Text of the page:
Gandi was present for the latest edition of #NCD19 (Nord Conversion Day 2019), a day of conferences and exchanges between web professionals about user experience (UX) and the state of the art of e-commerce.
This edition, the fifth, took place in the EuraTechnologies park in Lille (two and a half hours North of Paris by car), where the research world, higher education, and new technologies come together.
Organised by Wexperience, the meeting was a real opportunity to learn new things through concrete and instructive post-mortem reports. Here are the six cases that stood out to us.
1. Are habits friends or enemies of user experience?
Change always creates dissatisfaction. Whenever you change something in your interface, it’s important to avoid reinventing the wheel and stick to certain conventions while user testing any planned changes.
Olivier Sauvage, aka Captain Commerce, founder of Wexperience, recounted the sad story of Snapchat, who, in 2017, moved certain elements in its interface during an update to its application. This change disturbed the habits of its users enough to inspire a petition to return to the previous interface.
“Habits create a sense of comfort for users.”Olivier Sauvage
Studies have shown that reptition of a particular behavior or a thought creates in the brain a myeline coating around the nerve fiber that transports the information. This substance accelerates the speed of transmission of information by more than 300 feet per second. The energy spent to complete a task decreases. Knowing the brain accounts for about 2-3% of the body’s weight but consumes about 20-25% of its energy, changing a users habits can mean a significant cost in energy.
Test, test, test! That’s what the CEO of Snapchat admitted to not having done well enough, in a note diffused internally shortly after the disastrous release, which in turn, cost Snapchat its place as market leader…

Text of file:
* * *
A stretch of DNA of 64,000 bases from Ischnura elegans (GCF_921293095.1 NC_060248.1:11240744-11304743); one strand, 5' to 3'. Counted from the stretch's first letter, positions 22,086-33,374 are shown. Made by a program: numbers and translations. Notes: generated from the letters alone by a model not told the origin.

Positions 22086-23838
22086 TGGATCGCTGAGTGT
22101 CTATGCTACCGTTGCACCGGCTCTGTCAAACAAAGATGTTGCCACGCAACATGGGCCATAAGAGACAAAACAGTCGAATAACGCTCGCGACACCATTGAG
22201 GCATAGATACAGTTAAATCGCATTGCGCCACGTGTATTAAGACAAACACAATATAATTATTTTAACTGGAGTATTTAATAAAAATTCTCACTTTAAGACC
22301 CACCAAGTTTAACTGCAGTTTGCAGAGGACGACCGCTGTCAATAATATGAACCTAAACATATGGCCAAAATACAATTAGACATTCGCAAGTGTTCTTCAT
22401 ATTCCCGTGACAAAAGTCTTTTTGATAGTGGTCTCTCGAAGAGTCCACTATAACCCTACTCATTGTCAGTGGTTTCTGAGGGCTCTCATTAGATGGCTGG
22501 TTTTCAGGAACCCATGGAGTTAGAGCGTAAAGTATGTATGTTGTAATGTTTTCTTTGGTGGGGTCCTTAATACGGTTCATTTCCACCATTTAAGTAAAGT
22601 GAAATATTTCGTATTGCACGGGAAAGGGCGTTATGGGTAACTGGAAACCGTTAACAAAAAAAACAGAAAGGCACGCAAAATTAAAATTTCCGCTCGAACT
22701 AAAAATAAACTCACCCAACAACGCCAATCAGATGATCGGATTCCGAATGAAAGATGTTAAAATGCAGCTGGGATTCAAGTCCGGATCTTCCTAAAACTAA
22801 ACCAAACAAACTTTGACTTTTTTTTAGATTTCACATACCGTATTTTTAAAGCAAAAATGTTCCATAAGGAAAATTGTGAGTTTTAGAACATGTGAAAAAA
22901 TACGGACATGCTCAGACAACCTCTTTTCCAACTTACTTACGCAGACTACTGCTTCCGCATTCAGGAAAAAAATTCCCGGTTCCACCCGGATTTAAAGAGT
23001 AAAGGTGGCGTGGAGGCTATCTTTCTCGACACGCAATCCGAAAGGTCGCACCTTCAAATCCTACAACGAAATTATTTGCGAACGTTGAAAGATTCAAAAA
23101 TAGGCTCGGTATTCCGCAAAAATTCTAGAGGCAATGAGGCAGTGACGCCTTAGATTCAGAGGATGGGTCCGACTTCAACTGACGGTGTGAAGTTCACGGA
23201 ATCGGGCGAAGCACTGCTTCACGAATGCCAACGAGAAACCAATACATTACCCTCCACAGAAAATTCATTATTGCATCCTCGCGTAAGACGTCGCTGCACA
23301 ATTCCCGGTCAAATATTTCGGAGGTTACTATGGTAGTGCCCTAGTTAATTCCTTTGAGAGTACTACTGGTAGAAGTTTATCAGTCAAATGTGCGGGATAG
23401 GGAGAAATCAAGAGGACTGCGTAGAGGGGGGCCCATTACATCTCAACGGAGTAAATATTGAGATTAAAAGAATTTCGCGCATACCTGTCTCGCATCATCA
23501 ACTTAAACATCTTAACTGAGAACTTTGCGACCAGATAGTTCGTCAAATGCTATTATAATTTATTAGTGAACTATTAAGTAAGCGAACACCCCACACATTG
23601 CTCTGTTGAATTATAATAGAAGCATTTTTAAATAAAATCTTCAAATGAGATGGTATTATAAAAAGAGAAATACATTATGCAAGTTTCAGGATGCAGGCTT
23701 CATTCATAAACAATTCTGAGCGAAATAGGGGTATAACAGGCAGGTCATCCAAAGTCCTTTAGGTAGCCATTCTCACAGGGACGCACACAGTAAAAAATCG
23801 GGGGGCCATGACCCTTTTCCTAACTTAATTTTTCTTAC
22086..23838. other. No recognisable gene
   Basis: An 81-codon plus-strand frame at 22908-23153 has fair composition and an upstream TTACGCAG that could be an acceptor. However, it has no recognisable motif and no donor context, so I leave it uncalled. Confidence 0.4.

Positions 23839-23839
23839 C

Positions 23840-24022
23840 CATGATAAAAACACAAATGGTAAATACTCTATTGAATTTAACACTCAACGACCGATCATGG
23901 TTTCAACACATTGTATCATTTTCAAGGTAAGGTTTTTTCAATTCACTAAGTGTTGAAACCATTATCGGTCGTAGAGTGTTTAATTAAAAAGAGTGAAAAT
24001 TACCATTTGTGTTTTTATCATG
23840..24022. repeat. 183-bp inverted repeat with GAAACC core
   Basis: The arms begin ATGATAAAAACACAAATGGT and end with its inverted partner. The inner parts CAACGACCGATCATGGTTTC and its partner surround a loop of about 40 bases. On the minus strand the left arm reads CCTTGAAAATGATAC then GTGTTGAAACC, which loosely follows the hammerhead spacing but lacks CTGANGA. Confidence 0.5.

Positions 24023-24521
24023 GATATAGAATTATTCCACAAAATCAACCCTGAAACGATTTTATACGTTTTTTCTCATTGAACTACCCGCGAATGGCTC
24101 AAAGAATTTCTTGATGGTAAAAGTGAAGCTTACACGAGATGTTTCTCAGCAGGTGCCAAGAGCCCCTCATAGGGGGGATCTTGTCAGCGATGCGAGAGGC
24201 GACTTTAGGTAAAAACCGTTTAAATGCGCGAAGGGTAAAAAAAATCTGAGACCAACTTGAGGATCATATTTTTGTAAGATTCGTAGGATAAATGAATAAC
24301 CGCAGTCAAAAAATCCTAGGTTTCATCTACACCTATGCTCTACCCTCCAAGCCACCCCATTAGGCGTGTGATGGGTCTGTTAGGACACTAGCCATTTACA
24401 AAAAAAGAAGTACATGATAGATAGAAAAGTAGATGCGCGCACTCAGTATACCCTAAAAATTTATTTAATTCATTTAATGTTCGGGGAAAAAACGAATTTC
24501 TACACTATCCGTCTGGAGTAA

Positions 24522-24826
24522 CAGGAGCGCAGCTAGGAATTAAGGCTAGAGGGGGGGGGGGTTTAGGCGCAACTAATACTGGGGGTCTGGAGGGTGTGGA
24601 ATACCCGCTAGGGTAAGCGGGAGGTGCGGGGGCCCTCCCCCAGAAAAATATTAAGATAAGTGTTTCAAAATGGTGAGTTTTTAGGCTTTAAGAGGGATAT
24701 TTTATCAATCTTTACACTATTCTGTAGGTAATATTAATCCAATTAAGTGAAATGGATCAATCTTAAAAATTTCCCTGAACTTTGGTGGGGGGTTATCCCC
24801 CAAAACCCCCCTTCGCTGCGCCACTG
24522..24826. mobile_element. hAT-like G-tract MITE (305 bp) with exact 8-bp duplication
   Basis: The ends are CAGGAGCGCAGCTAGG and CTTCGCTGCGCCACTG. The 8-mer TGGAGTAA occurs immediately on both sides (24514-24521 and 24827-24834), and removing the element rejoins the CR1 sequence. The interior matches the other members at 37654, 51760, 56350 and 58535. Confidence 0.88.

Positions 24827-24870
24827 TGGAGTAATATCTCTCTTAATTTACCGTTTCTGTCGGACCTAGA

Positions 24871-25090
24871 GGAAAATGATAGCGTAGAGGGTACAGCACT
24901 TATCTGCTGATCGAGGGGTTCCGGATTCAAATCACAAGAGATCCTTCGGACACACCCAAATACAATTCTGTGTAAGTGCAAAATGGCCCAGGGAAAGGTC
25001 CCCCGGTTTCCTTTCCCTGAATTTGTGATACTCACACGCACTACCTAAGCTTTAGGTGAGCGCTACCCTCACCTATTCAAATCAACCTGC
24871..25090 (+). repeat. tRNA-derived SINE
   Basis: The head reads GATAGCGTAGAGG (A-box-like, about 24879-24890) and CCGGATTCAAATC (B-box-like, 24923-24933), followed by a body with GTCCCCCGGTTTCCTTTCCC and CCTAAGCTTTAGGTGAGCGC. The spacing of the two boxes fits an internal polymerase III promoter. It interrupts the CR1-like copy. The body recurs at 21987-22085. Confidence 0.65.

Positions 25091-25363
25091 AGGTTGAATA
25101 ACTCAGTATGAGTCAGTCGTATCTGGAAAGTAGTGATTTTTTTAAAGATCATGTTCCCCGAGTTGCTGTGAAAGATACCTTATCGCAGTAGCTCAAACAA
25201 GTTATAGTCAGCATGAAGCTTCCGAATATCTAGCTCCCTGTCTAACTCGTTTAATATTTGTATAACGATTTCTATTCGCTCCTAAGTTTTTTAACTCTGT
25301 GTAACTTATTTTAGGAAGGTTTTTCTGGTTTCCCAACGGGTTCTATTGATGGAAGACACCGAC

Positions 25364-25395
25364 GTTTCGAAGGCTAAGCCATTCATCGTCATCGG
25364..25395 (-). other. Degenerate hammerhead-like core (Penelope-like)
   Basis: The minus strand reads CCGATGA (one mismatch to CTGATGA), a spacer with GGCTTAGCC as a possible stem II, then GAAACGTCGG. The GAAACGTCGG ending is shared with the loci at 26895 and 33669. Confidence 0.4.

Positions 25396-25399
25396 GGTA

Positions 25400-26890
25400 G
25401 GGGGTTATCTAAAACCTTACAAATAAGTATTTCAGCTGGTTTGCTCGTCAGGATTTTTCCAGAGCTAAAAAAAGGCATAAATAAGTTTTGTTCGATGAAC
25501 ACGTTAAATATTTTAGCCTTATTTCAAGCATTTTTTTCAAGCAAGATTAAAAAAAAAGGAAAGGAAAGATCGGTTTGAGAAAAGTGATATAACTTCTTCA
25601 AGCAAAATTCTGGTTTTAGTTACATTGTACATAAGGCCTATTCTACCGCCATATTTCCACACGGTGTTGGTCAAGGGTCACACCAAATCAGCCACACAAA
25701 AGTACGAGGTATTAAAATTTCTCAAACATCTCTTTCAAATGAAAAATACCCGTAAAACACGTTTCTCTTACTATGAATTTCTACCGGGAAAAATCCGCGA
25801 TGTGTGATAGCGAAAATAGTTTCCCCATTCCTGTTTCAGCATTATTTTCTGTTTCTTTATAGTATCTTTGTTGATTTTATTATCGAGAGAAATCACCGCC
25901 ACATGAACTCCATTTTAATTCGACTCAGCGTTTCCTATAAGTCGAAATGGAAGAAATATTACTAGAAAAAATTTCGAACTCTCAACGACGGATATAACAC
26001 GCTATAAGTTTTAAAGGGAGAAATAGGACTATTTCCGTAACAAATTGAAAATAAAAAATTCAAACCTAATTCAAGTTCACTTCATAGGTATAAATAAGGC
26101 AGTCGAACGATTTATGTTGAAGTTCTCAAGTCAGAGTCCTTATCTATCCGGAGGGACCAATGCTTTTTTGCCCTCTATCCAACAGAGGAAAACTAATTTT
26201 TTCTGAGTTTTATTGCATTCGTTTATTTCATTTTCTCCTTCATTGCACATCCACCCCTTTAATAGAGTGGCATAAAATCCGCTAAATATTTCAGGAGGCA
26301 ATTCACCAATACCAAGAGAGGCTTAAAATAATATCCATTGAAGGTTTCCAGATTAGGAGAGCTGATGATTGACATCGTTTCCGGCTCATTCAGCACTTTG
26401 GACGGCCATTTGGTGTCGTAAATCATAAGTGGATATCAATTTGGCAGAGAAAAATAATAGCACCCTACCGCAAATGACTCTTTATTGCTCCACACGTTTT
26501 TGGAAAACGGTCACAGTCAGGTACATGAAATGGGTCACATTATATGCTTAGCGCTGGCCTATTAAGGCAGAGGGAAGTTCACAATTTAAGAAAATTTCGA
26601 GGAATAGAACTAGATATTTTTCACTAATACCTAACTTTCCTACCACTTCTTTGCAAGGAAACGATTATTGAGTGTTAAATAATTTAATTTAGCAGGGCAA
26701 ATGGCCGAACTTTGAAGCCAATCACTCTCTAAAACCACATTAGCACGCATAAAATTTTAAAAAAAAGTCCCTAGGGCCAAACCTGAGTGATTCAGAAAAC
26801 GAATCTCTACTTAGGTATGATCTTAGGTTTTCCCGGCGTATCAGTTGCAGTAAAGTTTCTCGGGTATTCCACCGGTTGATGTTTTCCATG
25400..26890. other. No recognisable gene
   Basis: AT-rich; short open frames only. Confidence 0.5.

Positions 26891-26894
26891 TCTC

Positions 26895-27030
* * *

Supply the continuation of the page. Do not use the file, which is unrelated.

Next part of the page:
A change in an interface, whatever it may be, will always have an impact on the satisfaction of your users. When you measure that satisfaction, you’ll notice that it goes down after a change for awhile until it eventually rebounds as people’s habits change. If after that rebound, your users’ satisfaction is higher than before, the change was a success.
2. The Design Persona or the art of lending a real personality to your site
When you create an application or a website, you try to impress your users with the experience they’ll have using the interface.
Cyrille Pattyn, chief executive at Wexperience, and Nicolas Auvinet, director of e-commerce development for April Moto, spoke about the latter’s site redesign.
The redesign process was simple:
- Audit of the existing site
- User testing
- UX redesign: wireframes and design aesthetic
- User testing
- Graphic mock-ups and integration
Improve conversion rates with iterations on the input form on the home page. Add a contexual help box to the right of the form to walk the user through filling out the fields and create a space allowing you to display lots of information.
Induce user engagement by using an image of Johann Zarco, motorcycle champion, who wears the company colors.
The tracking of the evolution of their UX was based on four areas: ergonomy, user experience, attractiveness, and confidence. A questionnaire was created for user testing at three key moments:
- before redesign
- on the wireframes
- on the mock-ups
Users then gave each of these items a grade, which allowed them to analyze whether the user experience was improving.
3. Design System unifies everything
Cyrille Pattyn, chief executive at Wexperience, Guillaume André, CTO at Wexperience and Christophe Houzé, digital UX manager at MMA, described the problem of unifying the experience across all three brands.
Design System is the tool that allows you to unify your different interfaces, presenting a series of elements, usage recommendations, in addition to interactive mechanics and, more generally, the core UX of each site.
An audit of the existing sites allowed Corvéa to pull all the graphic elements of the site and categorize them into a single table in order to choose the final models to create the Design System.
The criteria for success of this Design System were: a site that keeps a certain graphic coherence over time, the use of the design system by all three brands, the design system as a reflex for anyone producing digital support, the reduction in production time, and an improvement in overall quality.
“A Design System is a living, fully-financed product, with its own roadmap and order backlog, est un produit vivant, financé, avec une feuille de route et un carnet de commandes, at the service of an ecosystem.”Nathan Curtis, founder of the UX agency @eightshapes, but also speaker and writer